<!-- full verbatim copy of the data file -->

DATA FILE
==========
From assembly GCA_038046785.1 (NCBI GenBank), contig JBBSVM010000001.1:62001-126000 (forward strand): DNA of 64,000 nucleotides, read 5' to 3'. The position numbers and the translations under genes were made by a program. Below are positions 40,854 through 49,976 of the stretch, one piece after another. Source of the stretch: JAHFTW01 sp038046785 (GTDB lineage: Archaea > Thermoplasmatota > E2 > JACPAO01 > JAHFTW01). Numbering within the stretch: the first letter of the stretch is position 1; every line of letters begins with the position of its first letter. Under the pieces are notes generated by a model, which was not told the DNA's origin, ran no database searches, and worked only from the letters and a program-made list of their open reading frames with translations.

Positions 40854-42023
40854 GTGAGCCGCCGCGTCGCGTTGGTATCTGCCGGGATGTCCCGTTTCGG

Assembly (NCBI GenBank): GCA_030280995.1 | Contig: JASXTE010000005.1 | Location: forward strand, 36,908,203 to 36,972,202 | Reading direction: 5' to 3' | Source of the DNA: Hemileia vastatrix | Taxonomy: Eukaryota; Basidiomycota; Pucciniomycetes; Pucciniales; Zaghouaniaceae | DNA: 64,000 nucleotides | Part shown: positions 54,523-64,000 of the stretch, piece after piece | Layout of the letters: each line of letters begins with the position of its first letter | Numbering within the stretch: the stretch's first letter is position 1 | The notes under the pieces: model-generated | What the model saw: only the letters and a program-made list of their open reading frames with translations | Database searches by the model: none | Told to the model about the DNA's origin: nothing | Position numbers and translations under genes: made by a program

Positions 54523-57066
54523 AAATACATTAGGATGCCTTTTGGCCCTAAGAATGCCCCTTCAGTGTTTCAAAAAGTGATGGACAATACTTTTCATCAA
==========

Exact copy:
From assembly GCA_038046785.1 (NCBI GenBank), contig JBBSVM010000001.1:62001-126000 (forward strand): DNA of 64,000 nucleotides, read 5' to 3'. The position numbers and the translations under genes were made by a program. Below are positions 40,854 through 49,976 of the stretch, one piece after another. Source of the stretch: JAHFTW01 sp038046785 (GTDB lineage: Archaea > Thermoplasmatota > E2 > JACPAO01 > JAHFTW01). Numbering within the stretch: the first letter of the stretch is position 1; every line of letters begins with the position of its first letter. Under the pieces are notes generated by a model, which was not told the DNA's origin, ran no database searches, and worked only from the letters and a program-made list of their open reading frames with translations.

Positions 40854-42023
40854 GTGAGCCGCCGCGTCGCGTTGGTATCTGCCGGGATGTCCCGTTTCGG

Assembly (NCBI GenBank): GCA_030280995.1 | Contig: JASXTE010000005.1 | Location: forward strand, 36,908,203 to 36,972,202 | Reading direction: 5' to 3' | Source of the DNA: Hemileia vastatrix | Taxonomy: Eukaryota; Basidiomycota; Pucciniomycetes; Pucciniales; Zaghouaniaceae | DNA: 64,000 nucleotides | Part shown: positions 54,523-64,000 of the stretch, piece after piece | Layout of the letters: each line of letters begins with the position of its first letter | Numbering within the stretch: the stretch's first letter is position 1 | The notes under the pieces: model-generated | What the model saw: only the letters and a program-made list of their open reading frames with translations | Database searches by the model: none | Told to the model about the DNA's origin: nothing | Position numbers and translations under genes: made by a program

Positions 54523-57066
54523 AAATACATTAGGATGCCTTTTGGCCCTAAGAATGCCCCTTCAGTGTTTCAAAAAGTGATGGACAATACTTTTCATCAA